Kaunakakai students build ukulele and ohana
Nearly 75 third and fourth graders at Kaunakakai Elementary School took a break from regular classes last week for three days. But far from slacking off, they were engaged in the learning experience of a lifetime — building their own ukulele.
Kayla, engrossed in using sand paper to smooth the unfinished wooden surface of her instrument, said she’s looking forward to playing it.
“I can say I made it on my own,” said fellow fourth grader, Marcus, proudly. “This is the only school that makes ukulele on Molokai.”
The instruments were donated by KoAloha Ukulele, one of the world’s three major uke manufacturers, according to the company’s Assistant Vice President Brian Benavente. About a dozen KoAloha staff led the students last week in building their ukulele and offered hands-on assistance to each keiki with the more challenging steps of the process.
The Kaunakakai School workshop began eight years ago, Benevente said, with a simple inquiry from educator Josh Adachi.
“It started one year that students had really low scores for reading and math,” explained Adachi. “We were talking about how to help the kids.” He brainstormed ukulele-making as a learning project that would give students a finished product in their hands while incorporating math and reading research ahead of time.
“So I called the company, and they were more than willing,” said Adachi.
With all costs and materials for as many as 40 instruments annually donated by KoAloha, the Kaunakakai School workshop is no small favor. But Benevente said simply, “It was in our hearts.”
Normally the program is offered every year for third graders, but Benavente said because the company was tied up establishing a new factory in Thailand last year, they weren’t able to make it to Molokai. This year, they included the fourth grade so no one would miss out on the opportunity — for a total of 74 ukulele.
With a room filled with 8, 9 and 10-year-olds all intently focused on building their instruments with the support of an older family member, the students themselves are proof that successful learning can take many forms. Third grader Owen, for example, took a break from the construction process to rattle off more than a dozen parts of his ukulele.
While “all the dangerous stuff is done” by staff ahead of time — meaning the body of the instrument is already formed — kids complete the full assembly and integration of their own ukulele, according to Benavente. That includes sanding, varnishing and stringing, a process that takes two to three days of work.
But the construction process is only a part of the experience.
“Building the uke is one thing, but what we aim to do is what you see here: kids working with a parent or family member,” said Benavente. “To us, the uke as a finished product is bonus; building relationships is why this is so important to us.”
“A lot of kids don’t work with their parents,” he said. “I like to see the union of family and students working together. Classroom work of math and reading is important and this connects [to the academics], but to me, it’s the touch — the union with family.”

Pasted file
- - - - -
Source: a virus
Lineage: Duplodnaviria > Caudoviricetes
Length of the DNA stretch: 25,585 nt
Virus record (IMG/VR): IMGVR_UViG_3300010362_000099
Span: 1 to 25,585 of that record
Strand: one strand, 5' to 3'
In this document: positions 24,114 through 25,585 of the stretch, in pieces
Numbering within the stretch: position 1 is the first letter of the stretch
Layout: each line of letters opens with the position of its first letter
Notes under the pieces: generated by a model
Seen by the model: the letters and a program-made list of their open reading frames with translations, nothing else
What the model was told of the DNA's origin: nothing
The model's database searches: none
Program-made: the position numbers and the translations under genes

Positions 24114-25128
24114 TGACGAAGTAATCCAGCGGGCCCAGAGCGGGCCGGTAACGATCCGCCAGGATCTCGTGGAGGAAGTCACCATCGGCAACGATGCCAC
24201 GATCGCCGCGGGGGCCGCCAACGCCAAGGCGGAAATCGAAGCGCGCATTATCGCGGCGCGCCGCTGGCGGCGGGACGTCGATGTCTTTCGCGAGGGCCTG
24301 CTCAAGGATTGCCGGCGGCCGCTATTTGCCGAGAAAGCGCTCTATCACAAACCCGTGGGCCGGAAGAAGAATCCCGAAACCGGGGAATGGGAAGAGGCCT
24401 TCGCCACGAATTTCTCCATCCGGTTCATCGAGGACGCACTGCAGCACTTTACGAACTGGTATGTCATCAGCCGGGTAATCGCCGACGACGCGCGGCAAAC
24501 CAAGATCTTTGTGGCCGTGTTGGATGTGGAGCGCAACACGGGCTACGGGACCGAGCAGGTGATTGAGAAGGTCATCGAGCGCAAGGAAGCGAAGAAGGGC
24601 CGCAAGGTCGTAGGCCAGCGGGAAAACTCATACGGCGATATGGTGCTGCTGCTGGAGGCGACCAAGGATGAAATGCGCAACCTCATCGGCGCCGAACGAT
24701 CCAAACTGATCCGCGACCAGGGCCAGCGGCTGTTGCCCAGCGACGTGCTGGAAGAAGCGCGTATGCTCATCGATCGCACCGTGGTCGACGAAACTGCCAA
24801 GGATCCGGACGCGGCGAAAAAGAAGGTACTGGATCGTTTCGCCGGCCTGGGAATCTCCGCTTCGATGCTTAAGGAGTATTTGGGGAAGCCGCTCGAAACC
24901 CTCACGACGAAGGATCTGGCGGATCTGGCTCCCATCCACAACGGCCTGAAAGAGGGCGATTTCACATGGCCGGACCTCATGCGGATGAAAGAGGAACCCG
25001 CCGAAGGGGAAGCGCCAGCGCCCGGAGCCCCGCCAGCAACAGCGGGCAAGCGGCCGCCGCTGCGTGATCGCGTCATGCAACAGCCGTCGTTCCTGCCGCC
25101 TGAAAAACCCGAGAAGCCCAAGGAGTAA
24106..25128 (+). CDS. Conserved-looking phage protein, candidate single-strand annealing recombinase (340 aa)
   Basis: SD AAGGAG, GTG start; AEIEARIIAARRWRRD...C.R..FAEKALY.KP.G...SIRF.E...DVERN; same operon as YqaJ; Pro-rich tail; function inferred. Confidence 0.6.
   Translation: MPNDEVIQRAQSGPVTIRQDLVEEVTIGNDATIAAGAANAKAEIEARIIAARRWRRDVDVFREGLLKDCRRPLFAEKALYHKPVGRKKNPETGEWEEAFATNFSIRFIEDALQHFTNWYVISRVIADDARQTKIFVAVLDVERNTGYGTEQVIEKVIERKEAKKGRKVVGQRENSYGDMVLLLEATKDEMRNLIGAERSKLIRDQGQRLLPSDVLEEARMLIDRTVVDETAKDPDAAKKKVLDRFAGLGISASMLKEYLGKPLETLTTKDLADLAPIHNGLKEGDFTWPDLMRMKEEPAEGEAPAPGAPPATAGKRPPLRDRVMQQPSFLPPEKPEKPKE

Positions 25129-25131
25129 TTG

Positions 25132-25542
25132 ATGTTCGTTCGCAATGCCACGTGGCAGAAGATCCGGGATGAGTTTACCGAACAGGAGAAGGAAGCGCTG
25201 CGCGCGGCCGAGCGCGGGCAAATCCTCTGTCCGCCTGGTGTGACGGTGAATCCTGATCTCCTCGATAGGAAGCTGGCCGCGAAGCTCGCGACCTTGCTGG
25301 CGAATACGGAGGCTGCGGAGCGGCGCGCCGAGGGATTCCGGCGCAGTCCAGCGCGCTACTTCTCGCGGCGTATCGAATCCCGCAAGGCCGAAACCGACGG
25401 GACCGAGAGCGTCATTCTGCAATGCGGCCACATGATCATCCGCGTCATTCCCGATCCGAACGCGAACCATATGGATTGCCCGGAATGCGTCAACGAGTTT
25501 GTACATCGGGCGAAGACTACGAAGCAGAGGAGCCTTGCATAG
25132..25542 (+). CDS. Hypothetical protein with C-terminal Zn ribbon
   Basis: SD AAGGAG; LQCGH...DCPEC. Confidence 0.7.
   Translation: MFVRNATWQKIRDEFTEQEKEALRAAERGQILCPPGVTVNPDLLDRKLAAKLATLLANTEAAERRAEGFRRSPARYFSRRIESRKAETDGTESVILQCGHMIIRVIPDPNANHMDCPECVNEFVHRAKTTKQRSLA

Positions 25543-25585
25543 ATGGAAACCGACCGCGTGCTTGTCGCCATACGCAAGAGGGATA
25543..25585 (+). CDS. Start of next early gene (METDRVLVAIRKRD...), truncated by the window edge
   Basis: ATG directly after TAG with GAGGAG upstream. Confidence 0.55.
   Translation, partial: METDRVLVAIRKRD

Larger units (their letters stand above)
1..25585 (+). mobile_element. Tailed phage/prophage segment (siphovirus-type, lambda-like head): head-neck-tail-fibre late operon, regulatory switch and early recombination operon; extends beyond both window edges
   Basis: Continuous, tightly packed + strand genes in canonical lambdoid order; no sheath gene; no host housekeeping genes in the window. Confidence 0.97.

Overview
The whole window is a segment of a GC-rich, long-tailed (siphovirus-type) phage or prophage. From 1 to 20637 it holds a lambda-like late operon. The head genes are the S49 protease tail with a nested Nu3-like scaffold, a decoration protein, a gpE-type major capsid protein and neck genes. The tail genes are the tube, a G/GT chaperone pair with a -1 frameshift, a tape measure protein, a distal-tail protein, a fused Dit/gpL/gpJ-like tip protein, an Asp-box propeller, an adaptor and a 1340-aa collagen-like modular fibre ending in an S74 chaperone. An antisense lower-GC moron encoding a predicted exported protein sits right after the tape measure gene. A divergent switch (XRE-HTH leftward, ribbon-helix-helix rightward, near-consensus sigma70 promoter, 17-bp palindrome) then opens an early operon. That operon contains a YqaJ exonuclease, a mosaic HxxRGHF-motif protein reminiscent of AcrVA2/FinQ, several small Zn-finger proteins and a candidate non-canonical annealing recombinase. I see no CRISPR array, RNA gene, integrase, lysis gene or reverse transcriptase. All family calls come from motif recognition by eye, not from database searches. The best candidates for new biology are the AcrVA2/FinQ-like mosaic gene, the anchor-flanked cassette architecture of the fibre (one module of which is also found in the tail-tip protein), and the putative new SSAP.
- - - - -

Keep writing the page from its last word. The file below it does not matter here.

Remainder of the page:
Parent Lori Pastrana has had several children build ukes through the program, and said her oldest, now a sophomore in high school, still plays the ukulele he built in third grade. Last week, she once again witnessed the process as she sat by her daughter Alaijah’s side.
“The kids appreciate and take care of it… because it’s something they build,” she said.
“It’s really special,” chimed in Alaijah, grade 4.
Benavente said the relationship that KoAloha staff members establish with students is also significant.
“We get to see kids from past years walking around with their ukuleles,” he said, adding with almost paternal pride that students from the program’s first year are now seniors in high school.
Benavente said while the company originally committed to the program for 10 years, they have no intention to stop, calling it “our favorite workshop” — and the only one of its kind KoAloha offers annually. But, he said, “word has gotten out” — the company has done a similar program at the Queen Liliuokalani Children’s Center on Hawaii Island, and he said they hope the idea will take root internationally.
Kaunakakai third grader Lydia said she looks forward to playing the first song on her new instrument, “Paniolo Country,” for the school’s May Day celebration this week.
Adachi said this year, third graders learned to play the ukulele ahead of time in preparation for their May Day performance, during which they will debut their newly-completed ukes.
With parents, grandparents, aunties and uncles joining with students in the hands-on learning process of creating something they can appreciate for the rest of their lives, the program is a testament to the power of strengthening ohana through education.
Bertha Adachi brushed sawdust off her shirt as she lent a helping hand to her grandson, fourth grader Pomai.
“Every child in here is so happy,” she said.